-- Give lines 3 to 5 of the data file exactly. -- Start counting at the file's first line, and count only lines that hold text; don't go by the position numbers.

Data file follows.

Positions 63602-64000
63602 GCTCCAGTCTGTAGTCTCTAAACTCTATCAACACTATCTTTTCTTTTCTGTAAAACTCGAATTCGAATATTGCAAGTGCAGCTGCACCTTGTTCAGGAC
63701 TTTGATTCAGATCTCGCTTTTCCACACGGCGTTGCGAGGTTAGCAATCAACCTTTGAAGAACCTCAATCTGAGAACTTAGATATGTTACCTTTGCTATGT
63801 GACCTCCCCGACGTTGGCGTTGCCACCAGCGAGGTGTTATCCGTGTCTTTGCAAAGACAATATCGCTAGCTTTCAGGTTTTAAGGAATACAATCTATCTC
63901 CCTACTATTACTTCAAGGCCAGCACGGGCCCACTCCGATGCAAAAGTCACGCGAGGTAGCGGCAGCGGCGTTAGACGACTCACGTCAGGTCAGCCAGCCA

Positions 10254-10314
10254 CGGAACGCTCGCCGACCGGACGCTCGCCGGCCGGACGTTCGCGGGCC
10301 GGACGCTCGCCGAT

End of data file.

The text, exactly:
63701 TTTGATTCAGATCTCGCTTTTCCACACGGCGTTGCGAGGTTAGCAATCAACCTTTGAAGAACCTCAATCTGAGAACTTAGATATGTTACCTTTGCTATGT
63801 GACCTCCCCGACGTTGGCGTTGCCACCAGCGAGGTGTTATCCGTGTCTTTGCAAAGACAATATCGCTAGCTTTCAGGTTTTAAGGAATACAATCTATCTC
63901 CCTACTATTACTTCAAGGCCAGCACGGGCCCACTCCGATGCAAAAGTCACGCGAGGTAGCGGCAGCGGCGTTAGACGACTCACGTCAGGTCAGCCAGCCA